The Detroit Tigers' fanbase erupted when news broke of the club's agreement with J.D. Martinez on a two-year contract extension Monday evening. However, once the smoke cleared, reality set in. Martinez's new deal looks shiny in a headline, but only buys out his last two seasons of arbitration eligibility before he hits free agency following the 2017 season.
Naturally, Tigers fans are somewhat disappointed. Martinez has quickly become a fan-favorite in Detroit, in no small part thanks to his mammoth power and easy smile. Many were hoping that Martinez and the Tigers could have agreed to a longer deal, potentially even as long as five or six years. Martinez himself has said he wants to spent the rest of his career in Detroit, and it feels more genuine than the typical lip service stars give whenever extension talks start.
An agreement on that type of deal was unlikely, though. Martinez will be 30 years old when he reaches free agency, giving him one shot at a big-time payday. Signing a longer deal now likely would have meant leaving millions of dollars on the table, save for a complete collapse over the next two seasons. Martinez's 2015 season proved he is the real deal, and he should be in line to profit on Major League Baseball's ever-expanding revenue line when he reaches free agency in two years.
Contrary to popular belief, the Tigers also benefit from Martinez's shorter deal. The team is already on the hook for $132.12 million in 2018, and that figure goes up if they pick up the contract options of Ian Kinsler or Anibal Sanchez. Outfielder Justin Upton may opt out of his deal after the 2017 season, but that still leaves the Tigers with over $100 million in payroll committed to just four players (not including Kinsler or Sanchez).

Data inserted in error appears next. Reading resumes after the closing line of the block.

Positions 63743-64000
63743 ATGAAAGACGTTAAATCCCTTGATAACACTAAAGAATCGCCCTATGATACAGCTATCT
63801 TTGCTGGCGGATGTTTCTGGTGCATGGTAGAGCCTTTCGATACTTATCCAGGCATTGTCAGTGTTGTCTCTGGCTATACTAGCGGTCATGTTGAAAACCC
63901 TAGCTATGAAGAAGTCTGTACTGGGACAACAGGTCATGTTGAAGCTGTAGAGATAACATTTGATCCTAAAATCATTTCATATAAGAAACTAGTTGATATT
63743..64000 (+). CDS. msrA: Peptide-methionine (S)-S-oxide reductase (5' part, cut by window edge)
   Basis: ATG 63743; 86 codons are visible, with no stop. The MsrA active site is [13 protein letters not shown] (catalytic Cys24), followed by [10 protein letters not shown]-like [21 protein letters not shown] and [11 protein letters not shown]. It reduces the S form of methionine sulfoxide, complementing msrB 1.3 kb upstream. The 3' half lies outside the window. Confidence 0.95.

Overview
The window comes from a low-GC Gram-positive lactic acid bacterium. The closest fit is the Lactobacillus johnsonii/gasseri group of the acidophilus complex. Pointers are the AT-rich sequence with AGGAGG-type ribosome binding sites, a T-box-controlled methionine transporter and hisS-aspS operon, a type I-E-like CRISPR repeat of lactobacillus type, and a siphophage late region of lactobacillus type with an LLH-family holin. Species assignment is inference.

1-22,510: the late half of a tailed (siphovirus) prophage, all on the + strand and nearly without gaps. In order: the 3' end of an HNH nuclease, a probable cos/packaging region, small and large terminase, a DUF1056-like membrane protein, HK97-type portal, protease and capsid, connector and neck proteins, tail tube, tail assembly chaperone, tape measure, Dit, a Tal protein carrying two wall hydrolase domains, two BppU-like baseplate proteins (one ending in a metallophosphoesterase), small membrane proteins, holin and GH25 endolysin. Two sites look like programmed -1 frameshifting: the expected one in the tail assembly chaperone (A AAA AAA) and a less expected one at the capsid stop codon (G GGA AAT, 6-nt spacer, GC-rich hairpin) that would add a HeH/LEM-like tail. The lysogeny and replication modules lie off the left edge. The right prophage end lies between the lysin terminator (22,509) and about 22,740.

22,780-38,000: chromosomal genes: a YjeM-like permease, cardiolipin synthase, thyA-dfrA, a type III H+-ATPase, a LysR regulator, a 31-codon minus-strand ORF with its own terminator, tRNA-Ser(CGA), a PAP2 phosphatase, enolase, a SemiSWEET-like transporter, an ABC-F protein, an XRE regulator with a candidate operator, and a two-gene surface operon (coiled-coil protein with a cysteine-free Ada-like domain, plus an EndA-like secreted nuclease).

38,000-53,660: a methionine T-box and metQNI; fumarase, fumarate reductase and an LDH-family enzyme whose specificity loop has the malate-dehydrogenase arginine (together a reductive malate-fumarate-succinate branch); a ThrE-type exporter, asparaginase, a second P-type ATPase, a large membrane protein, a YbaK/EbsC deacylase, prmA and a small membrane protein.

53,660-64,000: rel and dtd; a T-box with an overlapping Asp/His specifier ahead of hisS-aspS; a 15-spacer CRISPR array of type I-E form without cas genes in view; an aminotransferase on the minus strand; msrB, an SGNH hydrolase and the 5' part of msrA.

Given the uncertainty the future holds for this franchise -- Will the Tigers be contenders by then? Will the Ilitch family still own the team? -- it makes sense to minimize long-term risk whenever possible. Passing on a long-term extension with Martinez now doesn't hurt the team at all in 2016; if anything, keeping his contract to a shorter average annual value (AAV) lessens their luxury tax hit over the next two seasons.
The biggest risk the Tigers face in this scenario is losing both Martinez and Upton in the same offseason. Upton's six-year deal includes an opt out clause after the 2017 season, a clause most expect him to take barring a significant decline in production. Keeping Martinez to a two-year deal ensures that the Tigers will not be saddled with two massive contracts in their outfield in the long term.
There is some wiggle room, though. An Upton opt-out frees up payroll for the Tigers to pursue a long-term deal with Martinez should circumstances allow it in 2017. He is close enough to free agency that a multi-year contract extension in the Evan Longoria mold would not have fallen far below market value. The Tigers may ultimately spend more money if they wait to extend Martinez once he actually hits free agency, but maintaining payroll flexibility is the more savvy move given the makeup of this roster.
Two years is a long time in the baseball world. The Tigers themselves have retooled most of their roster in the past couple seasons, and if general manager Al Avila's first offseason is any indication, they could be in line for more renovation over the next two years. Extending Martinez beyond that window would have been the popular move among fans, but keeping payroll obligations modest is more important for the Tigers right now. Their wait-and-see approach may still pay off for them -- and potentially Martinez -- after all.